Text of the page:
Examination of Witnesses (Questions 120
TUESDAY 20 NOVEMBER 2001
QC, MIKE GAHAGAN,
120. Will there be any more new deal for communities
schemes? (Lord Falconer of Thoroton) No. The 39 are
the end of selected areas but those 39 go on for a period of around
ten years so there will be more money as the years go on for those
121. Yet, the national strategy for neighbourhood
renewal that came out in 1988 clearly said there was little evidence
of mainstream programmes helping the needs of poor areas. Do you
think that has now changed? How will you monitor it? (Lord
Falconer of Thoroton) I do not think it has adequately changed,
but the programme set out in the national strategy for neighbourhood
renewal was for a change that would take 10 to 20 years to make
the progress described in that national strategy. It is early
days. £900 million for the neighbourhood renewal fund is
designed to give local authorities the means whereby they can
adjust their mainstream programmes to make sure more money is
targeted at deprived areas.
122. There is some evidence that they are using
that funding for mainstream expenditure. Have you detected that? (Lord
Falconer of Thoroton) I have seen some evidence that they
are using it, for example, in main stream social services budgets.
I do not know how widespread that is. At the end of last month,
we sent out to each local authority with neighbourhood renewal
fund money something called a statement of use document in which
they were going to tell us precisely what they had been doing
with the money over the last six months, so we will have a better
idea then, but it is critical that the decisions that are made
on that money are made by local authorities. It is not for us
to ring fence the money or give specific directions about how
the money is used. We have made it clear we want it used in neighbourhood
renewal but the decisions in relation to that have to be with
the local authorities.
Christine Russell: Can I ask you about the general
principle of neighbourhood renewal? Do you believe that every
neighbourhood can be renewed? I say that in the light of the experience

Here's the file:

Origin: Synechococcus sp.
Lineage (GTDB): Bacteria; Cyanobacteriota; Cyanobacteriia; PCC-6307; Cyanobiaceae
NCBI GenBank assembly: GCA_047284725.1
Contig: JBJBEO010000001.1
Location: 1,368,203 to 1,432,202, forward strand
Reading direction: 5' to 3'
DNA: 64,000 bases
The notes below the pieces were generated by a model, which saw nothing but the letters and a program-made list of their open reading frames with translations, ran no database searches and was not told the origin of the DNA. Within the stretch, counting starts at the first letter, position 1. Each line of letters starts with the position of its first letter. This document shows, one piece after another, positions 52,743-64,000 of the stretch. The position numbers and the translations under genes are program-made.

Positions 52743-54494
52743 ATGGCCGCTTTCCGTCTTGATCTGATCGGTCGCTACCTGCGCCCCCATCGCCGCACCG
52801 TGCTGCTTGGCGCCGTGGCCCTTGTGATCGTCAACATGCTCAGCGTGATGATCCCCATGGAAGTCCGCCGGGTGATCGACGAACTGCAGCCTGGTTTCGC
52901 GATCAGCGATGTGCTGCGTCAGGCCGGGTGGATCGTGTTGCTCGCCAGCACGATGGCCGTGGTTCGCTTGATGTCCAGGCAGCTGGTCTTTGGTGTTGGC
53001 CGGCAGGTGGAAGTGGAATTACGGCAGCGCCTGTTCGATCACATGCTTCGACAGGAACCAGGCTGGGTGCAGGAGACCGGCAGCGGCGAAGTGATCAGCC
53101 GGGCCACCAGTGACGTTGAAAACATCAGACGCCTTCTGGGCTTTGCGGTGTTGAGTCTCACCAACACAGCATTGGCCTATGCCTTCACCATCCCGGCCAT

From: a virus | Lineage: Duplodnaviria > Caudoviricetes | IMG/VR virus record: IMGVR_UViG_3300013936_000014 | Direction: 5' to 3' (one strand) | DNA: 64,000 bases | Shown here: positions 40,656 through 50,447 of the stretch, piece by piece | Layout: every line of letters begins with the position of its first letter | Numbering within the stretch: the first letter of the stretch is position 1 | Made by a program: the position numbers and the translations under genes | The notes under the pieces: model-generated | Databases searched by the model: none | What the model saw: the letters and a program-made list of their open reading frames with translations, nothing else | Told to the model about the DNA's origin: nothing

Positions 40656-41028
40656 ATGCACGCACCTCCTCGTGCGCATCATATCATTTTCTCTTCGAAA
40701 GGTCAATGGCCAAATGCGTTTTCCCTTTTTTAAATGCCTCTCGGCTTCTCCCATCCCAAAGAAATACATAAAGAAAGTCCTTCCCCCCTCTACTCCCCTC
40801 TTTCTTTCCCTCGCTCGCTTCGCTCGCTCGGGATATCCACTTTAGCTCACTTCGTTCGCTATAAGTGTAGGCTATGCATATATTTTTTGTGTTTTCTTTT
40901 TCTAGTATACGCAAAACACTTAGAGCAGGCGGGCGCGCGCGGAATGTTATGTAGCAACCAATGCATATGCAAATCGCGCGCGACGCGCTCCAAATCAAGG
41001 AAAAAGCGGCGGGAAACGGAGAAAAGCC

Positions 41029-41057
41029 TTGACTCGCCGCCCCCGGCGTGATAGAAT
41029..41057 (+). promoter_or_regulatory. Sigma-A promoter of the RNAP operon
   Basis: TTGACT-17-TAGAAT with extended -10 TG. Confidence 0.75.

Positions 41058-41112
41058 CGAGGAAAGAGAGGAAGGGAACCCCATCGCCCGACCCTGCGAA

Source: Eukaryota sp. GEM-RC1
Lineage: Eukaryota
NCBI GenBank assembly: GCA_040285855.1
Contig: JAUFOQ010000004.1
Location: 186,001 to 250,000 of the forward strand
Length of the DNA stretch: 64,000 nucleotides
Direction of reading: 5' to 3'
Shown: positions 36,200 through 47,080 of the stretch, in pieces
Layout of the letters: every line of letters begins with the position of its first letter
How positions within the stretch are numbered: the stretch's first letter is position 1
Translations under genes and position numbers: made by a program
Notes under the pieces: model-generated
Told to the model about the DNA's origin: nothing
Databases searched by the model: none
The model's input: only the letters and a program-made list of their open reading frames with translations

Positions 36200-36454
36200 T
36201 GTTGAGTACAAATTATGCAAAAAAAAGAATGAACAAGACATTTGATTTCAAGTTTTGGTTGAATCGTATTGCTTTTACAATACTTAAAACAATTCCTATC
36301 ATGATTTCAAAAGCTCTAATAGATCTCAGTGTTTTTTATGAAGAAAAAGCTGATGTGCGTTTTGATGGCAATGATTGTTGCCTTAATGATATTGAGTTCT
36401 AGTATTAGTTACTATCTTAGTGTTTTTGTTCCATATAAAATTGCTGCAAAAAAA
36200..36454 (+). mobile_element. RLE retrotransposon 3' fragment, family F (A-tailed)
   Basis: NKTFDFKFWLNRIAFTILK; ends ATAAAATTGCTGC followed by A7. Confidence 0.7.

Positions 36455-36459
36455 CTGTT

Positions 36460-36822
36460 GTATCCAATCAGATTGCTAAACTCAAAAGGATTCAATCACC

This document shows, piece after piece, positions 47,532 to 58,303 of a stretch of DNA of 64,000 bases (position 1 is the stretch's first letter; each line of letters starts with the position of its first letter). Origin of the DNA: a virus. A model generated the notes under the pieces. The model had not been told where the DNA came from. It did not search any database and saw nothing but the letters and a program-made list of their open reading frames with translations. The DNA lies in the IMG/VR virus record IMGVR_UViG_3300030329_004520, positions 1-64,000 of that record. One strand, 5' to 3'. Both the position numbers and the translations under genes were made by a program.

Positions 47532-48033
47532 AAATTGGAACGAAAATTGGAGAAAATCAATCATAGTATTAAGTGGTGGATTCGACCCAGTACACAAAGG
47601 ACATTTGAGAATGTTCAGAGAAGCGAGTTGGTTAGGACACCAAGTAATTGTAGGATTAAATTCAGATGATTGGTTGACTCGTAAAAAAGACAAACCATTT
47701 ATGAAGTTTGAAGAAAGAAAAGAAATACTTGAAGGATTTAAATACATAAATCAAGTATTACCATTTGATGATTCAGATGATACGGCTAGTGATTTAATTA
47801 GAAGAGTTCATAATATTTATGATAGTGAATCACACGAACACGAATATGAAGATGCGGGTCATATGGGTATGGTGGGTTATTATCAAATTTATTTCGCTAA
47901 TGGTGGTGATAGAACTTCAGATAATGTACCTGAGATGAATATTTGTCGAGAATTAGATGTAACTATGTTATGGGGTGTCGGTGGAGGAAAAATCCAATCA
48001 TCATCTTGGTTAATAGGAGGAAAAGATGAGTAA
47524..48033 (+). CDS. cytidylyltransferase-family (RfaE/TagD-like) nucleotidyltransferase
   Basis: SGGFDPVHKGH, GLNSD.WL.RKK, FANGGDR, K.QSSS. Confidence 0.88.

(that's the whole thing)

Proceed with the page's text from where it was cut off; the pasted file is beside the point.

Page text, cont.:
that Members of this Committee have had who have been working
on the empty homes inquiry.
123. You have just visited Burnley Wood, have
you not? (Lord Falconer of Thoroton) I went to east
Lancashire. I did not get to Burnley Wood.
124. I thought they were hoping that you would
have followed us round. (Lord Falconer of Thoroton)
I went to Pendle, Rossendale and Accrington. That is a very difficult
question. I am not sure that every single neighbourhood can be
renewed. The national strategy at the beginning identified the
fact that there are thousands and thousands of deprived neighbourhoods
in the country. Are you going to renew all of them? No, you are
not. Those that you will renew you will renew by improving the
quality of services that goes to those and it will be dealt with
in a coordinated way, by connecting them with some form of economic
125. Do you feel that government funding should
go to those worst neighbourhoods or should it go to those that
are on the brink, just slipping into decline? (Lord Falconer
of Thoroton) I think that is an impossible question to answer.
It depends on the particular place and the particular community.
The national strategy is saying let the relevant local authorities
decide what their strategy should be. Let them identify which
of the neighbourhoods in their area they want to really work with.
Reach agreement with central government, the private sector, the
other statutory providers, so they can work together to deliver
whatever the aims for the particular neighbourhoods decided locally
to be helped are. I do not think it is for central government
to decide which should be particularly helped and which not.
126. Surely you do have a responsibility to
give out guidelines. When we were in the north west, some of the
evidence that we were given by Government Office North West was
quite clearly that they felt the money should go rather to those
areas that are just fragile, perhaps on the slippery slope but
are not the worst areas. You will have to give some guidance. (Lord
Falconer of Thoroton) That may be right but if the relevant
players in the area, the local authorities and statutory providers,
the business community and voluntary community sector, having
got together and addressed the issue, conclude the right course
is to go for that deprived area which is much worse than another
because they think there is good reason for doing so, is that
not a sensible course. I think the Committee has been to Hulme.
It was Hulme that was an area that was very low down the scale.
It was not an area simply on the turn. It was in much worse shape
than that. There is widespread agreement that Hulme is an area
which has been substantially turned round as a result of the various
measures that were taken there, in part, because Hulme was quite
close to the centre of Manchester, and therefore Hulme could be